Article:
Kellyanne Conway, counselor to President Trump, violated the Hatch Act when she commented on the Alabama Senate race during a Fox & Friends interview earlier this week—at least the former Office of Government Ethics Director, Walter Shaub, seems to think so.
Shaub said in a tweet on Wednesday that he had filed a complaint with the U.S. Office of Special Counsel after Conway repeatedly blasted Doug Jones, who is running against Roy Moore in Alabama’s Senate election. Endorsing or criticizing a candidate would violate the Hatch Act, which “prohibits federal employees from using their official authority or influence to affect the outcome of an election.”
During the interview, Conway stopped just shy of endorsing Moore, but she did take the opportunity to say a vote for Jones would be a vote against tax cuts. “Doug Jones in Alabama, folks, don’t be fooled. He will be a vote against tax cuts. He is weak on crime, weak on borders. He is strong on raising your taxes. He is terrible for property owners,” she said.
So, essentially, Conway would prefer to see an accused sexual predator in the Senate because he would help pass the Republican tax cuts. “I’m telling you that we want the votes in the Senate to get this tax bill through,” she added.
Part of the problem with Conway’s comments (other than her tacit endorsement of an accused sexual predator) is that she appeared on Fox & Friends as an official representing the White House. The Hatch Act also stipulates that officials can make personal partisan comments, but are prohibited from doing so “when using an official title or when speaking about agency business.”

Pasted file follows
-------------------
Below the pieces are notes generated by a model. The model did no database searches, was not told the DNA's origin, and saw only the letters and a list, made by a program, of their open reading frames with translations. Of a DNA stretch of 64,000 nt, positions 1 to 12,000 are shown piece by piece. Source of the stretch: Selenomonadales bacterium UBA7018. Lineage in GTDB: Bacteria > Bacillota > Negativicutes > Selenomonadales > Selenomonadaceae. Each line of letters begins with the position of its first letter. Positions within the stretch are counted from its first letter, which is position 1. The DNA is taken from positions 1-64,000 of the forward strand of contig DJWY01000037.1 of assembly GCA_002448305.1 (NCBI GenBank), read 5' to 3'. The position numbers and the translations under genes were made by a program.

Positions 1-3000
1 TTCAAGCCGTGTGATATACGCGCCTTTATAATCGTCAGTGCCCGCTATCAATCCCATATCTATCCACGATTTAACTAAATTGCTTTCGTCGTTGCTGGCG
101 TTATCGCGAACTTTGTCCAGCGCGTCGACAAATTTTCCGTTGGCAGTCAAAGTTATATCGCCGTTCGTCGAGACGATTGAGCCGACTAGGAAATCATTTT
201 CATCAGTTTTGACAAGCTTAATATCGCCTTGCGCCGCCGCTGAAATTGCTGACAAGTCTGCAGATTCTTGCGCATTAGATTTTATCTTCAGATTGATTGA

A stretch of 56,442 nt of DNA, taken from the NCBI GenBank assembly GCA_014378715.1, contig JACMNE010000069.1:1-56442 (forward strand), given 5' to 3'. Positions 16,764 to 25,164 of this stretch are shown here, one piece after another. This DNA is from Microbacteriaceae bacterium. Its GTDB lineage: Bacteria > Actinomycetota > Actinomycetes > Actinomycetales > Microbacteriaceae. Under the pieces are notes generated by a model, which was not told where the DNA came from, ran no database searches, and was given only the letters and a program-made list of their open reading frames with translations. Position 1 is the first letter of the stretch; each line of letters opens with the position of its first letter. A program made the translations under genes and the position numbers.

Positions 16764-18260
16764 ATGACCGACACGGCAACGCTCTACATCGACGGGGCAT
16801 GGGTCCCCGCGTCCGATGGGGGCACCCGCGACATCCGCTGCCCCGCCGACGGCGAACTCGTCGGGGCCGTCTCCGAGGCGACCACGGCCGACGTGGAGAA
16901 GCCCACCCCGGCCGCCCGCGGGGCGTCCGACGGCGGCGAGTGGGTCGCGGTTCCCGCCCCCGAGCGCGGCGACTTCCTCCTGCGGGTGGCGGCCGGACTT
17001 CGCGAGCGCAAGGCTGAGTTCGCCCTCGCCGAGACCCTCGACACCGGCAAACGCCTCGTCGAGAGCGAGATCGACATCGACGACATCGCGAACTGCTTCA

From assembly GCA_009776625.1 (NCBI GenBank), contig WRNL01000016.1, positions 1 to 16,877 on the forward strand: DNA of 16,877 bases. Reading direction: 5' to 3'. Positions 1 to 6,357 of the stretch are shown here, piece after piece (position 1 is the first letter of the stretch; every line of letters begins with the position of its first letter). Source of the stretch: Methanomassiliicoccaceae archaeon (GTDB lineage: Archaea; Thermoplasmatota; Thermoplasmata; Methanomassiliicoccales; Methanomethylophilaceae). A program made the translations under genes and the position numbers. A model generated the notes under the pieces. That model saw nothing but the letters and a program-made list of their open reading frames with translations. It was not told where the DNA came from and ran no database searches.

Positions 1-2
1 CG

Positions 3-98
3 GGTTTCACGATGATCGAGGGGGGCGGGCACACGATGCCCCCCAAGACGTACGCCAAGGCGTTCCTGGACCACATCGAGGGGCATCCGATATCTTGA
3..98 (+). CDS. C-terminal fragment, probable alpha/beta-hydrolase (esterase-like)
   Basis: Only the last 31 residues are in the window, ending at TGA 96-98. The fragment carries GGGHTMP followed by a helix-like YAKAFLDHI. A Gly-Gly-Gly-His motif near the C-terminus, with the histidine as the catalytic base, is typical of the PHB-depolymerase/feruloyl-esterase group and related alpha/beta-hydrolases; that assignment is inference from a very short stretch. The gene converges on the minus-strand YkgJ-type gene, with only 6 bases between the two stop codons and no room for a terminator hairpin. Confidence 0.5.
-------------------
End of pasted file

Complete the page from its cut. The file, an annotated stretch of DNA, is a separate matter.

As Shaub noted on Tuesday, Conway was clearly standing in front of the White House when she bashed Jones, whom she also described as a “doctrinaire liberal.”
Richard Painter, who was the White House ethics lawyer under George W. Bush, reiterated Shaub’s claim, adding that Conway’s comments were a fireable offense:
It wouldn’t be the first time Conway has violated ethics rules. During a Fox News appearance earlier this year she told viewers to “go buy Ivanka’s stuff.” Her comments were a brazen endorsement of Ivanka Trump’s products, which government officials are prohibited from doing.
In a statement, White House deputy press secretary Raj Shah dismissed claims that Conway had violated the Hatch Act. “Ms. Conway did not advocate for or against the election of a candidate, and specifically declined to encourage Alabamans to vote a certain way,” Shah said.
Conway responded with her own subtweet of sorts on Tuesday:
Whether or not Conway violated the Hatch Act is up for the U.S. Office of Special Counsel to decide. It’s quite clear, however, that Conway is willing to effectively endorse a child predator for the sake of the GOP’s tax cut.